The FedEx Cup Playoffs: Good for Golf?
Ah, the FedEx Cup Playoffs. No playoff system in the world of professional sports would be complete without its share of controversy, detractors and hecklers. After all, isn’t that what sports are all about? The FedEx Cup is no exception, as it has many asking whether it is a positive or encumbrance for the overall sport.
Awarded for the first time in 2007, the FedEx Cup points system was the PGA’s answer to a playoff system for professional golf that would create more excitement for the game, especially after the four majors had ended. However, the Cup Playoffs didn’t get off to a smooth start, with PGA officials actually having to step in during the two subsequent years after the system’s introduction to make significant changes to the rules.
The FedEx Cup Playoffs: Discouraging the World’s Best Golfers?
If you had a chance to speak with professional golfers, most of them would tell you that they’re lucky to call the game of golf their career. Australian golfer and Titleist golf ball user, Geoff Ogilvy, currently ranked 25th in the FedEx Cup points race, couldn’t agree more, and had this to say after the BMW Championship:
“No one wants to feel sorry for us, because this is an amazing thing we get to do. But if they want us to play our best in six or seven or eight of the biggest tournaments of the year in a 10-week stretch, it’s just too much.”
Other pro golfers share a similar sentiment, with no one being able to ignore the fact that one of the biggest names in golf, Phil Mickelson, gave a rather puzzling reason for pulling out:
“My primary goal is to rest and prepare for the Ryder Cup.” Apparently ole Lefty and his Callaway golf balls are resting three weeks between tournaments these days.
What’s more, Tiger’s absence cannot be ignored and further adds to the argument that the series is not being taken seriously by the upper echelon of professional golf; of course Tiger’s health was a big reason as well. Whether or not you agree with the reasons that some of the best golfers in the world are giving for laying out of the FedEx Cup Playoffs, you have to start questioning the practicality of the series: If the biggest names in golf are too burnt out to perform, then what’s the point of having the playoffs to begin with?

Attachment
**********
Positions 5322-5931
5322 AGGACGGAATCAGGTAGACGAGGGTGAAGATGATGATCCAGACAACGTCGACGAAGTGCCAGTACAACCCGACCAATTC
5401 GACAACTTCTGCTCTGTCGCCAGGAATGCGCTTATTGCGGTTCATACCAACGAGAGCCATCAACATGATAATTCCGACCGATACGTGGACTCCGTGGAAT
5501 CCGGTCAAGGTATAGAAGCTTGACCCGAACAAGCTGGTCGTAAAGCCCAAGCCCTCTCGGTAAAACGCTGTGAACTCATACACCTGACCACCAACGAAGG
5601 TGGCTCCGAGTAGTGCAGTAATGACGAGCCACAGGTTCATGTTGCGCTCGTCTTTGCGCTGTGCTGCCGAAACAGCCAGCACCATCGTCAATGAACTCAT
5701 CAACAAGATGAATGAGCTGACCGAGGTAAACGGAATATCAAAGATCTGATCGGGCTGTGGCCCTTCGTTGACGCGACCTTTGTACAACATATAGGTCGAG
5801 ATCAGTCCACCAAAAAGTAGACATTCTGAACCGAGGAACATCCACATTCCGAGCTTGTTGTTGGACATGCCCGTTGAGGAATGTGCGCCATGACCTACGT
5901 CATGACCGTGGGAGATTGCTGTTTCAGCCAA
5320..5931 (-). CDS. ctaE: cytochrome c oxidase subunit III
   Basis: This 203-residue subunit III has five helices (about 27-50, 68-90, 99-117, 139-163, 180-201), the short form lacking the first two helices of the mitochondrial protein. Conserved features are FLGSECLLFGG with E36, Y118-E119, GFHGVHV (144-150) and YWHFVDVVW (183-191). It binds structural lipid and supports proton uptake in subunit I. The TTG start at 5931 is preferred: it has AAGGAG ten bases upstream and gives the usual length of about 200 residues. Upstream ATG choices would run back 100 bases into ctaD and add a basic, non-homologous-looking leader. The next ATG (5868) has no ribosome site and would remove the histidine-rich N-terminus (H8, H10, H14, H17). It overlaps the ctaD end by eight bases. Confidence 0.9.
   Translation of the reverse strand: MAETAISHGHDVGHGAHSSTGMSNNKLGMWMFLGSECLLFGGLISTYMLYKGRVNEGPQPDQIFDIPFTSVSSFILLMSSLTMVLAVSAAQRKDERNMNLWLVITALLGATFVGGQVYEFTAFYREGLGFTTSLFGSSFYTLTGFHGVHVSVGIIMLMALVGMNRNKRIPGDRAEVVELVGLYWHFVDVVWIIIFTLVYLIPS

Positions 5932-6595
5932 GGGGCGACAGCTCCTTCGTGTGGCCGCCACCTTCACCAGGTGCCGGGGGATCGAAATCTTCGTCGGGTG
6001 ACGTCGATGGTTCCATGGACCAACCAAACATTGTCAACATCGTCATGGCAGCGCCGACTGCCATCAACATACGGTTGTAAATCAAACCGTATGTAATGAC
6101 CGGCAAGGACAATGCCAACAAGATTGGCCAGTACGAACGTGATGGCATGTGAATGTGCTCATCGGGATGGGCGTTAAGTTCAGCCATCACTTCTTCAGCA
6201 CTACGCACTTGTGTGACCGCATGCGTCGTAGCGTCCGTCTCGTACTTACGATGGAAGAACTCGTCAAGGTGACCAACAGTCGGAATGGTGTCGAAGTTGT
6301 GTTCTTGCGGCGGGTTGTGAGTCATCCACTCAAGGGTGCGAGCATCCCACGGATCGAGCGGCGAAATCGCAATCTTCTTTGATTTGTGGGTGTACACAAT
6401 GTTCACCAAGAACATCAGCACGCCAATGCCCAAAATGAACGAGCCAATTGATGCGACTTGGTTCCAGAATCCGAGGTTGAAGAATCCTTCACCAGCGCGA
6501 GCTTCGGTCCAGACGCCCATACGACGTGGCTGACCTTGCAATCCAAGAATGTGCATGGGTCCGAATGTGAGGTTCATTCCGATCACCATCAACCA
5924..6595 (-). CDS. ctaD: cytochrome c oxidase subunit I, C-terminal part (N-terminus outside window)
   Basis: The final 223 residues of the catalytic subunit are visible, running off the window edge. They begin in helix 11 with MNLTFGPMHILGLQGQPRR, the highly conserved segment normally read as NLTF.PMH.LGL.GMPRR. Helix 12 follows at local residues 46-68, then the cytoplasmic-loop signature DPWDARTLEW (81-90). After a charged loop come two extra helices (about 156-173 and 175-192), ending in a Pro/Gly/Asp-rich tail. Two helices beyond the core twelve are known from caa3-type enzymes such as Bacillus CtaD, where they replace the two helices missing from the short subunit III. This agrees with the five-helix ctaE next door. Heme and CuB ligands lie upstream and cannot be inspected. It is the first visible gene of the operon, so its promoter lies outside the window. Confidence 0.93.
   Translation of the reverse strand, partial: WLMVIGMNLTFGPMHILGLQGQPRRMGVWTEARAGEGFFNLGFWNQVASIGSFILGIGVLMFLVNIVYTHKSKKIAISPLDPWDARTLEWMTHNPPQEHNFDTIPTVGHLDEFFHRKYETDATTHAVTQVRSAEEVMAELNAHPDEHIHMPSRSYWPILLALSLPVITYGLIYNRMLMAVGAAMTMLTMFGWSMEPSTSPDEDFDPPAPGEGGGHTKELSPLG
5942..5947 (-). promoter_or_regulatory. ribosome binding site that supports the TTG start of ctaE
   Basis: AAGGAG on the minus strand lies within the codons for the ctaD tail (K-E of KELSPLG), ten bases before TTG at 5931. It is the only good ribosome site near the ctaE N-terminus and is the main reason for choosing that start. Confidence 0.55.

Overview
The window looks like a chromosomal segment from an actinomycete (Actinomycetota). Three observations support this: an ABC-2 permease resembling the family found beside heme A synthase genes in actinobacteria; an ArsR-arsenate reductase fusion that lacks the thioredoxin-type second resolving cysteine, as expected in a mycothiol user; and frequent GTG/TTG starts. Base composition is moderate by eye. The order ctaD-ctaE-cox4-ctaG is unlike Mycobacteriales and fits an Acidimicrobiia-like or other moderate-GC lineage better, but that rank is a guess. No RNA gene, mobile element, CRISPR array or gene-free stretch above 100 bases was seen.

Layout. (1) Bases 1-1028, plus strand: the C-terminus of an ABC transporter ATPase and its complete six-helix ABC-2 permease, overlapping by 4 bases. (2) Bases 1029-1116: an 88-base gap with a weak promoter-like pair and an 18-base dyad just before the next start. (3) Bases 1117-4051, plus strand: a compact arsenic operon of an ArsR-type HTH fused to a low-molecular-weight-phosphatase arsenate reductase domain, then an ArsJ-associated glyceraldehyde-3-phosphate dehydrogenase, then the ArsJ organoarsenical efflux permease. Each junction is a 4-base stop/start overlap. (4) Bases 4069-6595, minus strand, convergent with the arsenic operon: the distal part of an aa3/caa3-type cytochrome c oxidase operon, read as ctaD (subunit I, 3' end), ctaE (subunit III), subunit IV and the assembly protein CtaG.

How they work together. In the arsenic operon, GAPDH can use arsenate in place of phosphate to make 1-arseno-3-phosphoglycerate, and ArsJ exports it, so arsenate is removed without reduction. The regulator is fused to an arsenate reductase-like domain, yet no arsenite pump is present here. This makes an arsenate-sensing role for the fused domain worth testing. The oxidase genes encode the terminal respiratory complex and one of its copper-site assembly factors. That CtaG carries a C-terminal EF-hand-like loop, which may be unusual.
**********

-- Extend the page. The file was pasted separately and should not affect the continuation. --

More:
FedEx Cup Playoffs: Competing With Other Sports
Obviously, diehard golf fans are going to love the idea of following a four-week playoff series through four different tournaments to wrap up the summer and usher in the fall. However, the problem with the current schedule is the fact that many of the average fans needed to drive ratings during the final rounds of the playoffs are busy settling into the first weeks of football season.
And when many of the pros themselves can’t seem to get excited about the FedEx Cup Playoff Series, then why should the fans care? When the final tournament of the FedEx Cup Series competes with the kick-off of football season, football wins almost every time. And that’s not mentioning that the MLB season postseason is nearing, with teams jockeying back and forth for playoff spots.
Golf and the Playoffs: Is There Hope?
With reputable golfers growing weary of the current schedule that competing in the playoff series imposes, can we really expect the series to gain a larger following in the years to come?
Golf has always been a game of tradition, and while the creation of a playoff series should give golf fans something to cheer about, the truth is that it will take some time for the (relatively) new format to settle in.
Until then, you can always just pretend the series doesn’t exist while resting up for the Ryder Cup.